Franklin Mountains (Texas)

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Franklin Mountains
El Paso Franklin Mountains and Scenic Drive aerial.jpg
Aerial view of the Franklin Mountains from the south, with El Paso's Scenic Drive at the bottom, and New Mexico's Organ Mountains on the horizon in the distance
Highest point
PeakNorth Franklin Peak
Elevation7,192 ft (2,192 m)
Coordinates31°54′10″N 106°29′36″W / 31.90278°N 106.49333°W / 31.90278; -106.49333Coordinates: 31°54′10″N 106°29′36″W / 31.90278°N 106.49333°W / 31.90278; -106.49333
CountryUnited States
StatesTexas and New Mexico
OrogenyLaramide orogeny
Age of rockCretaceous
Type of rockSedimentary, Igneous

The Franklin Mountains of Texas (Spanish: Sierras de los Mansos[1]) are a small range 23 miles (37 km) long, 3 miles (5 km) wide that extend from El Paso, Texas north into New Mexico.[2] The Franklins were formed due to crustal extension related to the Cenozoic Rio Grande rift. Although the present topography of the range and adjoining basins is controlled by extension during rifting in the last 10 million years, faults within the range also record deformation during the Laramide orogeny, between 85 and 45 million years ago.

The highest peak is North Franklin Peak at 7,192 feet (2,192 m). Much of the range is part of the Franklin Mountains State Park. The mountains are composed primarily of sedimentary rock with some igneous intrusions. Geologists refer to them as tilted-block fault mountains and in them can be found 1.25 billion-year-old Precambrian rocks,[3] the oldest in Texas.[2][4]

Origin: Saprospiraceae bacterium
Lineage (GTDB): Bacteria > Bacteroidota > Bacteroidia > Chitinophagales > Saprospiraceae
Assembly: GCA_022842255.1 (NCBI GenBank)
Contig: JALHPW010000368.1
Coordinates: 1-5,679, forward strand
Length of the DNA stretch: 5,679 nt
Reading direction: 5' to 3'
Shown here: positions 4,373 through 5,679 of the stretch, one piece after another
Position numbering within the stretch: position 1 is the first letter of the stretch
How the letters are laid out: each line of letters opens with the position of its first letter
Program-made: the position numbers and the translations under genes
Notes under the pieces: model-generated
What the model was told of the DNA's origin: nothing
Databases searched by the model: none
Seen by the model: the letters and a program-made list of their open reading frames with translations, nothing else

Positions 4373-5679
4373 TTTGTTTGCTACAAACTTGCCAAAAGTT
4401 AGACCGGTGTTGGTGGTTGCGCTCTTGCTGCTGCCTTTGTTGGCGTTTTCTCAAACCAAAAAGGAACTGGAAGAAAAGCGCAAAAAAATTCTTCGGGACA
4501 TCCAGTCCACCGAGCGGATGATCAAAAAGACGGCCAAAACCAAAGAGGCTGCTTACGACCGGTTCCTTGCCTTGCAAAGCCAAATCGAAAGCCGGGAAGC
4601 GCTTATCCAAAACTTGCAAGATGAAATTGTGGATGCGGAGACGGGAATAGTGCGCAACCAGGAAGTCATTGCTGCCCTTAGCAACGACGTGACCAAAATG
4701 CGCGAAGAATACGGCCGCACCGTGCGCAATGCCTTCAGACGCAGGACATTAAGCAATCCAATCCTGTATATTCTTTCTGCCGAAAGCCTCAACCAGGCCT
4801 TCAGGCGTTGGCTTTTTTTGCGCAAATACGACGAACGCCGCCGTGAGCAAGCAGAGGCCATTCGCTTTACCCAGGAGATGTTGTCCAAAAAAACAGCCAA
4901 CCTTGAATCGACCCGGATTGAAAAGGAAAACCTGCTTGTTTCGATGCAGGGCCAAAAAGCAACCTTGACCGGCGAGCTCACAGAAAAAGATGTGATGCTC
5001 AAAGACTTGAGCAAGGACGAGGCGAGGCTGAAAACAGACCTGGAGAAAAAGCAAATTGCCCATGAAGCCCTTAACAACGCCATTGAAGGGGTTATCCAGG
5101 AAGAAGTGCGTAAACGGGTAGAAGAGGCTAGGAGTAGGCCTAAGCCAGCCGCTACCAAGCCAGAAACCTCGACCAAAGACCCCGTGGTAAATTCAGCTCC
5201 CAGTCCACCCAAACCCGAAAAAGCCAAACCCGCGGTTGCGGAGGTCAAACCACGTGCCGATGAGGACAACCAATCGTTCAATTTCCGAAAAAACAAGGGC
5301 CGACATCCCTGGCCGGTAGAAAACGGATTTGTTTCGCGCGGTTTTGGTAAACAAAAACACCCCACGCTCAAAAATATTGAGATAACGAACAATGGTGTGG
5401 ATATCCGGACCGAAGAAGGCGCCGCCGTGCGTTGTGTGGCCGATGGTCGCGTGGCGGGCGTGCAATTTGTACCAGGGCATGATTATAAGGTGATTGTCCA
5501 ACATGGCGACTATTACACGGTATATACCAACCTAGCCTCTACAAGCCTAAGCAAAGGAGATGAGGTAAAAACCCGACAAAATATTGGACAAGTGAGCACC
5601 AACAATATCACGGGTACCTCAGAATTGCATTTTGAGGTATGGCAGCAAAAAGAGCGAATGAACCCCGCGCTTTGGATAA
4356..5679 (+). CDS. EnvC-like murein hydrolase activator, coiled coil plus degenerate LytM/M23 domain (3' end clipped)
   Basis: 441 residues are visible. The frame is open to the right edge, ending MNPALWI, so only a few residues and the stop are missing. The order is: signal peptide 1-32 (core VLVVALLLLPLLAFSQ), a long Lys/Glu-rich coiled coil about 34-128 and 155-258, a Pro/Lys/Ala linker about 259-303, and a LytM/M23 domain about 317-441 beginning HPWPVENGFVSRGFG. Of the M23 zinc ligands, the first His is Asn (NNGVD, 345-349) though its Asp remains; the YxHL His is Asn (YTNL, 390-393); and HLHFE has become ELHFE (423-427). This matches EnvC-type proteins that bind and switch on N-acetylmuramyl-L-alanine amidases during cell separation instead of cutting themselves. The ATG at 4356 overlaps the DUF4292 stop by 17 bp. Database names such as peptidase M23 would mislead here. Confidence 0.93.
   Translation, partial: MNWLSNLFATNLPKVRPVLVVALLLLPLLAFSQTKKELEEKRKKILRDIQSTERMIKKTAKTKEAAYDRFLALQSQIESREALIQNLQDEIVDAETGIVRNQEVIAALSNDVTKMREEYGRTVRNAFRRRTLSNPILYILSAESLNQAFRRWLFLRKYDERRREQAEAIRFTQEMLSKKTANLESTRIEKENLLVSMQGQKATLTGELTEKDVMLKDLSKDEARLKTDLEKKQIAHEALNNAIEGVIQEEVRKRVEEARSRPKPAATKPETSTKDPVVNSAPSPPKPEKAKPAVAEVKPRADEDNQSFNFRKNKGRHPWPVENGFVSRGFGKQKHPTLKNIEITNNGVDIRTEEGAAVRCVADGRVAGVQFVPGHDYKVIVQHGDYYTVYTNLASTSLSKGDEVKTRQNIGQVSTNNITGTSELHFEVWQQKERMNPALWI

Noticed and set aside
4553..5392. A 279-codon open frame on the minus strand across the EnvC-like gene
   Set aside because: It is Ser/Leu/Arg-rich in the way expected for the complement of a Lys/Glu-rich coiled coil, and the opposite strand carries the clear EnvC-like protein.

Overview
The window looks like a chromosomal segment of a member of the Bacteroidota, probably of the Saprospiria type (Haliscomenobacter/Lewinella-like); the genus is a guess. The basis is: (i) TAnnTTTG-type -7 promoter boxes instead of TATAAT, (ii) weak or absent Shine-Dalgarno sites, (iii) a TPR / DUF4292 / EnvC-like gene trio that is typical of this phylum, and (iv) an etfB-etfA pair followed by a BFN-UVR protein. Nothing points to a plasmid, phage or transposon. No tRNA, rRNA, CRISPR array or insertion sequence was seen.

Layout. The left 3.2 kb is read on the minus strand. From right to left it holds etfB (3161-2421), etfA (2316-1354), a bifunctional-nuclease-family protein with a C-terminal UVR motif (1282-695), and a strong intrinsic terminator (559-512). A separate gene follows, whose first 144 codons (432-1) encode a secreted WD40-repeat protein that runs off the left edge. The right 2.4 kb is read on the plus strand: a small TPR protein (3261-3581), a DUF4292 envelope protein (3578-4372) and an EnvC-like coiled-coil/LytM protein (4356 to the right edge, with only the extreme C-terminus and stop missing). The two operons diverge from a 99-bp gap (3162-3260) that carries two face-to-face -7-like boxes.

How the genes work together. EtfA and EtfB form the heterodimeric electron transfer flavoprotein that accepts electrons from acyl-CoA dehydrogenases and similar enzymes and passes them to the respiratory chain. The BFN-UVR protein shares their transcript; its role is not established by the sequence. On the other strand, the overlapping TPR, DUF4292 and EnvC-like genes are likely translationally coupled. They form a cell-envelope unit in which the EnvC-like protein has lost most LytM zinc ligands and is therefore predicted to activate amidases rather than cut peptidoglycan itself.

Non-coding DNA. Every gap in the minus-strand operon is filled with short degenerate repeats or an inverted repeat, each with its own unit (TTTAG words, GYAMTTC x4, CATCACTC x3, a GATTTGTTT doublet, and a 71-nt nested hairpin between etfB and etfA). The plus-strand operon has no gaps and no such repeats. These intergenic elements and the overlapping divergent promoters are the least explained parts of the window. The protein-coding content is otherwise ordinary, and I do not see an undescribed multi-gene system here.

See also[edit]


  1. ^ Miles, Robert W. (2010-06-12). "Franklin Mountains". Retrieved 2020-03-29.
  2. ^ a b Van Hise, C. R.; Leith, C. K. (1909). Pre-Cambrian Geology of North America. United States Geological Survey, Bulletin. Vol. 360. pp. 746–748. doi:10.3133/b360. OCLC 271845.
  3. ^ "Franklin Mountains State Park : Interpretive Guide" (PDF). Texas State Parks. 2019. Precambrian rocks can be seen in the Tom Mays unit of the Franklin Mountains park.
  4. ^ Brooks, A. H. (1904). "The Geological Society of Washington". Science. NS. 19 (490): 794–796. doi:10.1126/science.19.490.794.
  5. ^ Richardson, G. B. (1909). El Paso folio, Texas. United States Geological Survey, Folios of the Geologic Atlas. Vol. No. 166. Figure 10. doi:10.3133/gf166. OCLC 2514134.

External links[edit]